Cacao is pure chocolate made from raw fermented beans without any sugar, dairy, or fat added. It is quite bitter, but also warming, which is rare in the food world. Typically bitter things are cooling.
Pure cacao is antioxidant-rich, and good source of iron, fiber, and magnesium. It is considered a healthier choice, yet baking may destroy the antioxidants, so better to use it in smoothies and unbaked treats.
Cocoa or Dutch cocoa can also be substituted in this recipe. Cocoa is made from roasted fermented beans that are processed at a much higher temperature than raw cacao. The result is a little less nutrition and a milder taste.
Dutch cocoa is processed with an alkalizing agent that lowers the acidity of the chocolate and causes the flavor to become even milder.
This difference in acidity becomes an issue in baking projects where chemical reactions involving baking soda (alkaline) and baking powder (acidic) are required for rising and texture.
If you are making substitutions, remember that Dutch cocoa is alkaline, while regular cocoa is more acidic.
In this recipe, since there is nothing to rise, it really doesn’t matter which chocolate powder you use.
In general, cocoa is recommended for most baking projects. If you prefer the least processed option, then go for the all-natural cacao.
Make sure that you buy a high quality cocoa for the best flavor.
Three amazing ways to enjoy your brownie
Since this is such a wholesome food, the texture is a little different than other brownies you might be used to.
I loved it, but my husband felt it was a little dry. (One batch was drier than the other.)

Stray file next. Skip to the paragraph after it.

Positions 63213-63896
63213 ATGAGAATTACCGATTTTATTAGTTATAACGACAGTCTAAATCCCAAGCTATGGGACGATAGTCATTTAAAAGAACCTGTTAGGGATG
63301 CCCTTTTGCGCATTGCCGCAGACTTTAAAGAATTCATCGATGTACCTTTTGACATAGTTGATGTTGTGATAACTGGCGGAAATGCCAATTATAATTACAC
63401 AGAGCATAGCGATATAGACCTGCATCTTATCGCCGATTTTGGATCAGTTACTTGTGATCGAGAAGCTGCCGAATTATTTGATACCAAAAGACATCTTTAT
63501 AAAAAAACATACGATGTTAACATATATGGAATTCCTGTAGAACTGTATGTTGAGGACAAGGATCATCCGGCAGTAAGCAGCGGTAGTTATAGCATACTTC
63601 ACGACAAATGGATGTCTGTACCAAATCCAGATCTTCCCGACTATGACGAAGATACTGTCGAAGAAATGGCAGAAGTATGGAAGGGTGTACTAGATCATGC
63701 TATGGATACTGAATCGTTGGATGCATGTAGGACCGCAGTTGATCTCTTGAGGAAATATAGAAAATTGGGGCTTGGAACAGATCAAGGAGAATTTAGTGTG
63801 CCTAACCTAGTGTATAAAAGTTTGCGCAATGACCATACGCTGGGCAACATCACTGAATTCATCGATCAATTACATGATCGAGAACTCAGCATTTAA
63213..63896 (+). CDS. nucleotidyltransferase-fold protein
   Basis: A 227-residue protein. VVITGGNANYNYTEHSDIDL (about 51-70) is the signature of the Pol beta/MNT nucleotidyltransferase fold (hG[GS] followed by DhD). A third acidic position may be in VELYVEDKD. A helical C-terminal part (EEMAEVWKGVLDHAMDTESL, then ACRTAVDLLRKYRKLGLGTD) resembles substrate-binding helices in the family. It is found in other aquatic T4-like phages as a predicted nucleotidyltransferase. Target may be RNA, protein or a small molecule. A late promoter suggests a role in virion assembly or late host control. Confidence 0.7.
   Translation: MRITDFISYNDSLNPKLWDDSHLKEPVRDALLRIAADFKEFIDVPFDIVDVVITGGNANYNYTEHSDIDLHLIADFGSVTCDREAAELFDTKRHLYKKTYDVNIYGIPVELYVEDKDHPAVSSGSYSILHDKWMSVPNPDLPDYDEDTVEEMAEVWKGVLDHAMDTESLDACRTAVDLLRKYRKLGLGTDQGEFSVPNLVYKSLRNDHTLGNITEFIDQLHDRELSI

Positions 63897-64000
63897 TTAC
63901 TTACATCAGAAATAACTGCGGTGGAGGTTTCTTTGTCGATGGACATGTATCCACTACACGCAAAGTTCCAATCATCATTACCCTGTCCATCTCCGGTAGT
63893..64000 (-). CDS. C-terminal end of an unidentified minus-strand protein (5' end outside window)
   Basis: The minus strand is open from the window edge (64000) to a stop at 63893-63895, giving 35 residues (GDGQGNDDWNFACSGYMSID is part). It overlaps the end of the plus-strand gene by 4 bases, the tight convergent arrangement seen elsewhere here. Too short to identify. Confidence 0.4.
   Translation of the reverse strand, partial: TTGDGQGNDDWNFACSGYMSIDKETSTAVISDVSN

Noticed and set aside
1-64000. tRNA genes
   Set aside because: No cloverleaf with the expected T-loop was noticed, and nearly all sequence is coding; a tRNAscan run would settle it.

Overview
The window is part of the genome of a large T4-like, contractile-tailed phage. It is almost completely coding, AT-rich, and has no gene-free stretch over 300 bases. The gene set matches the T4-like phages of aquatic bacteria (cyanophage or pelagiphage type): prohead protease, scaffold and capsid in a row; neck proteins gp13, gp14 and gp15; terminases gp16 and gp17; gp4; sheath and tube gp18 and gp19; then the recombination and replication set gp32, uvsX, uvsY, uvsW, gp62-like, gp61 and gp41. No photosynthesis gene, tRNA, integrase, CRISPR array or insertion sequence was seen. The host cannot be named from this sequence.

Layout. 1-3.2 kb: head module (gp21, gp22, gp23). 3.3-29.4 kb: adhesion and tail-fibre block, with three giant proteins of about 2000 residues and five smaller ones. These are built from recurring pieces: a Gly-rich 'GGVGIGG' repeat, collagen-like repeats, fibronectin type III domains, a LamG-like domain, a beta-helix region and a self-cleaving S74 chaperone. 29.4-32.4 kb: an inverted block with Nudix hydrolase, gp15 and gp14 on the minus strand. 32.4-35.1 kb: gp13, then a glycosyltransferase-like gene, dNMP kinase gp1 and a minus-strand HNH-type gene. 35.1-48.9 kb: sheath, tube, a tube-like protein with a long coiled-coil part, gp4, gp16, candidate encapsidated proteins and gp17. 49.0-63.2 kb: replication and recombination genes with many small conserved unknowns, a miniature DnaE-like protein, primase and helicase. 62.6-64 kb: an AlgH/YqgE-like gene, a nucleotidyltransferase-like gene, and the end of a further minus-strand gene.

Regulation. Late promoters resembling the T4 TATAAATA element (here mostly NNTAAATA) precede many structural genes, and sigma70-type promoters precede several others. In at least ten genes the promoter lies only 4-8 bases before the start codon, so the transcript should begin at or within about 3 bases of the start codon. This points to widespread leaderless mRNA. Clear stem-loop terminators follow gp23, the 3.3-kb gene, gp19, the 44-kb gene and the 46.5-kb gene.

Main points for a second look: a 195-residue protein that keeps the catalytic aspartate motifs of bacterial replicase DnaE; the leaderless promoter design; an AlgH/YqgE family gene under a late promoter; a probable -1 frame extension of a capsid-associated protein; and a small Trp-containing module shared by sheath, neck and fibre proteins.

If you do find it dry, you can have the brownie with:
- Ice cream (minty?)
- Whipped cream
- Almond milk
I loved having the brownie with some creamy liquid.
Overall, this brownie isn’t overly sweet, so adding more sweet just completed the whole thing, and I greatly enjoyed it!
Easy to make
Making these brownies couldn’t be easier. You mix together the dry ingredients in one bowl and the wet in another bowl. Combine the two together and the batter is ready to transfer to the baking tray.
I suggest fitting a parchment paper into the baking tray first to prevent sticking. You may have noticed in my photos that despite greasing the tray, they still stuck.
What we did is to scoop the stuck bits from the tray up with a spatula, and we enjoyed that too – especially with ice cream.
If you don’t eat them all first within about 10 days in the refrigerator, then freezing is your best option. Cut them into pieces and store in an airtight plastic container for an anytime ready treat any day of the week.
Vegan Chocolate Fudge Brownies (with Pumpkin)
- 3/4 cup oat flour
- 1 1/2 cup brown sugar organic
- 1/2 cup chocolate chips vegan semisweet
- 1/2 cup whole spelt flour sub with whole wheat flour
- 1 1/4 cups cacao powder
- 1 pinch Himalayan pink salt
- 1/2 cup pumpkin puree canned or homemade
- 1/2 cup maple syrup
- 1/2 cup sunflower oil or any other light vegetable oil
- 2 tablespoon plant-based milk or regular milk
- 1 tablespoon vanilla
- Preheat the oven to 350 degrees Fahrenheit.
- Combine the dry ingredients in a bowl and mix well.
- Combine the wet ingredients in a bowl and mix well.
- Add the wet ingredients to the dry ingredients and mix with a spoon. Grease an 8×10-inch cookie pan. Spread brownie mixture evenly, and bake for 30-35 minutes. If you use a larger tray, check the brownies earlier. You will know the brownies are ready when the middle has lost its sheen and is no longer runny, and the edges are slightly browned. Enjoy!